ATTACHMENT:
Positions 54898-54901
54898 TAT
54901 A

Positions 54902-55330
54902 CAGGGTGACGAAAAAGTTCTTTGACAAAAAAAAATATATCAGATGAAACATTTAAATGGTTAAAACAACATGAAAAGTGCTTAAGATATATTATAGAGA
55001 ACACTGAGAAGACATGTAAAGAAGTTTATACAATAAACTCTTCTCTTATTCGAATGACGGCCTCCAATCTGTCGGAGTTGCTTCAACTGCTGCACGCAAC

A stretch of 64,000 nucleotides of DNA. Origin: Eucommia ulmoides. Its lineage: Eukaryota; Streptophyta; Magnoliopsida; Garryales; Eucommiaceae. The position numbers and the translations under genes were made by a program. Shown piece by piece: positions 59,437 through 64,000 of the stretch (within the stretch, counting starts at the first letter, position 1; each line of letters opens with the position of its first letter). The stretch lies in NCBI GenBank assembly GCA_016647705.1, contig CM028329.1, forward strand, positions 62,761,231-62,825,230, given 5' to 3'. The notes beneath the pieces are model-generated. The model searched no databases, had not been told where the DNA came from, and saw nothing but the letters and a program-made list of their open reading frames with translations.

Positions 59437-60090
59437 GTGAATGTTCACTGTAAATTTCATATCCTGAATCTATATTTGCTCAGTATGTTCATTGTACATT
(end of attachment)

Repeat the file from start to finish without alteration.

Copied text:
Positions 54898-54901
54898 TAT
54901 A

Positions 54902-55330
54902 CAGGGTGACGAAAAAGTTCTTTGACAAAAAAAAATATATCAGATGAAACATTTAAATGGTTAAAACAACATGAAAAGTGCTTAAGATATATTATAGAGA
55001 ACACTGAGAAGACATGTAAAGAAGTTTATACAATAAACTCTTCTCTTATTCGAATGACGGCCTCCAATCTGTCGGAGTTGCTTCAACTGCTGCACGCAAC

A stretch of 64,000 nucleotides of DNA. Origin: Eucommia ulmoides. Its lineage: Eukaryota; Streptophyta; Magnoliopsida; Garryales; Eucommiaceae. The position numbers and the translations under genes were made by a program. Shown piece by piece: positions 59,437 through 64,000 of the stretch (within the stretch, counting starts at the first letter, position 1; each line of letters opens with the position of its first letter). The stretch lies in NCBI GenBank assembly GCA_016647705.1, contig CM028329.1, forward strand, positions 62,761,231-62,825,230, given 5' to 3'. The notes beneath the pieces are model-generated. The model searched no databases, had not been told where the DNA came from, and saw nothing but the letters and a program-made list of their open reading frames with translations.

Positions 59437-60090
59437 GTGAATGTTCACTGTAAATTTCATATCCTGAATCTATATTTGCTCAGTATGTTCATTGTACATT